Labor Department Ends PAID Program

worker clocking in wearing mask

Employers will no longer be able to participate in a federal program that allowed businesses to self-report federal minimum wage and overtime violations in an effort to avoid litigation under the Fair Labor Standards Act (FLSA).

The U.S. Department of Labor (DOL) ended the Payroll Audit Independent Determination (PAID) program on Jan. 29, effective immediately, noting that the program blocked workers from suing employers for identified violations.

"Workers are entitled to every penny they have earned," said Jessica Looman, the DOL Wage and Hour Division's principal deputy administrator. The PAID program "deprived workers of their rights and put employers that play by the rules at a disadvantage," she said.

The prior administration launched the program in 2018 with the goal of resolving wage and hour claims "expeditiously and without litigation, to improve employers' compliance with overtime and minimum wage obligations, and to ensure that more employees receive the back wages they are owed—faster."

We've rounded up articles and resources from SHRM Online and other trusted media outlets on the PAID program.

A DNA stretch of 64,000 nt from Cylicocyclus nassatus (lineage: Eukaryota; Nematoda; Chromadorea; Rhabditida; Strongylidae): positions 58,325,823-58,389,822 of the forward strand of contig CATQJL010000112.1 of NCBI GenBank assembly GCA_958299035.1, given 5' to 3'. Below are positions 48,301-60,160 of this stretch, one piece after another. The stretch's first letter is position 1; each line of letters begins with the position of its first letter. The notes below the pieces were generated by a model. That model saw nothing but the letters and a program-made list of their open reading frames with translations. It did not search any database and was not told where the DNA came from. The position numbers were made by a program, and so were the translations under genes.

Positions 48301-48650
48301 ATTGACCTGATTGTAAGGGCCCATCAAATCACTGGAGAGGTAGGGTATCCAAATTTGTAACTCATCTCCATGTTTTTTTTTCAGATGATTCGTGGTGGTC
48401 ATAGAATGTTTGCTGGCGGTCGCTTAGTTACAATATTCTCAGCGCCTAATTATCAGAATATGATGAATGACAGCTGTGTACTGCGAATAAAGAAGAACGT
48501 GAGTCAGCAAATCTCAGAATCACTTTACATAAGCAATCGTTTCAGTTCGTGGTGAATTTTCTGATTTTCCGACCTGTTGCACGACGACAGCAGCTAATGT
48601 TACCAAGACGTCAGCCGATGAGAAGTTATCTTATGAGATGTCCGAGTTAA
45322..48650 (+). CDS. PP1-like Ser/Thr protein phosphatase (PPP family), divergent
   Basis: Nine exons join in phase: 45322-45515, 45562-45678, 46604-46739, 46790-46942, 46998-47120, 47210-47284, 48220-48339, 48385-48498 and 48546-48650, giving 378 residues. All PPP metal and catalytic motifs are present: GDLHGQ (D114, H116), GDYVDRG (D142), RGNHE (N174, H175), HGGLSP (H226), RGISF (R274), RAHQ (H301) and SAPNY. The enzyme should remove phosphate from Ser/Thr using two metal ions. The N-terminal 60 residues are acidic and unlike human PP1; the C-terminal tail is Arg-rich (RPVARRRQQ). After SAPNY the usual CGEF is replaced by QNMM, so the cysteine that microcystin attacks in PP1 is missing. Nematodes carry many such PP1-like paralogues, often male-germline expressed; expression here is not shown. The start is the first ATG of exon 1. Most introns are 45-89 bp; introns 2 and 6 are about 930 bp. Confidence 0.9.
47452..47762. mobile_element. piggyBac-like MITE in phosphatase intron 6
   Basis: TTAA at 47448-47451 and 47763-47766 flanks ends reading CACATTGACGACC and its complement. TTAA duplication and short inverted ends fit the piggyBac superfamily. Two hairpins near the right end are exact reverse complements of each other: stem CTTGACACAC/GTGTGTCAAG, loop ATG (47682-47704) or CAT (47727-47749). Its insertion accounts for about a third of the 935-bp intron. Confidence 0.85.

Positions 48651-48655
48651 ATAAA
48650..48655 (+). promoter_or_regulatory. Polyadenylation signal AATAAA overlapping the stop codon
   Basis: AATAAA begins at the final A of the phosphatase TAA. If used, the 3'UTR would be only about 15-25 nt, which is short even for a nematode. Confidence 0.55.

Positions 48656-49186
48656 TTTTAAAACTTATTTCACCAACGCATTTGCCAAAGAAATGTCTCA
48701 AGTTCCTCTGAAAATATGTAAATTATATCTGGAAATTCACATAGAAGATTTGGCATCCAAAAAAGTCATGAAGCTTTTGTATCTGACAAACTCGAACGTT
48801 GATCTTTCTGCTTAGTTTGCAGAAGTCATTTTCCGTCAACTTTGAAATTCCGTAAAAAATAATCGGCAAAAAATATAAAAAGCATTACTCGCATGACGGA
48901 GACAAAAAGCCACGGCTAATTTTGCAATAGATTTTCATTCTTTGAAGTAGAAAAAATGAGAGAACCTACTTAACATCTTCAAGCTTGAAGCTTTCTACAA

About the PAID Program

The DOL launched the PAID program to help employers settle overtime and minimum-wage violations under the FLSA. The PAID program encouraged employers to conduct wage and hour audits and self-report any violations they found. Employers were able to work with the department to correct mistakes and deliver any back wages to employees. Participating employers had the opportunity to avoid costly penalties and litigation expenses and make quick payments to workers who were owed compensation.

(SHRM Online)

Outreach and Educational Resources

In the Jan. 29 announcement, the DOL's current leadership said the department "provides significant outreach and educational resources for employers seeking assistance to understand their responsibilities to comply with wage and hour laws." The department said its resources are "sufficient for helping employers comply without relieving them of their legal obligations and ensure that workers understand their rights."

(U.S. Department of Labor)

Continue to Audit Pay Records

The end of the PAID program means that employers can only obtain a release of FLSA claims through a court-approved settlement or as a result of an investigation initiated by the DOL. However, employers should continue to audit their pay records and correct any potential wage and hour violations that are identified.

(Littler Mendelson)

Ensure Compliance with State Laws

Employers should note that the PAID program only applied to federal FLSA claims—not state wage and hour claims. In addition to DOL rules, employers must comply with state laws and state agency investigations.

(The National Law Review)



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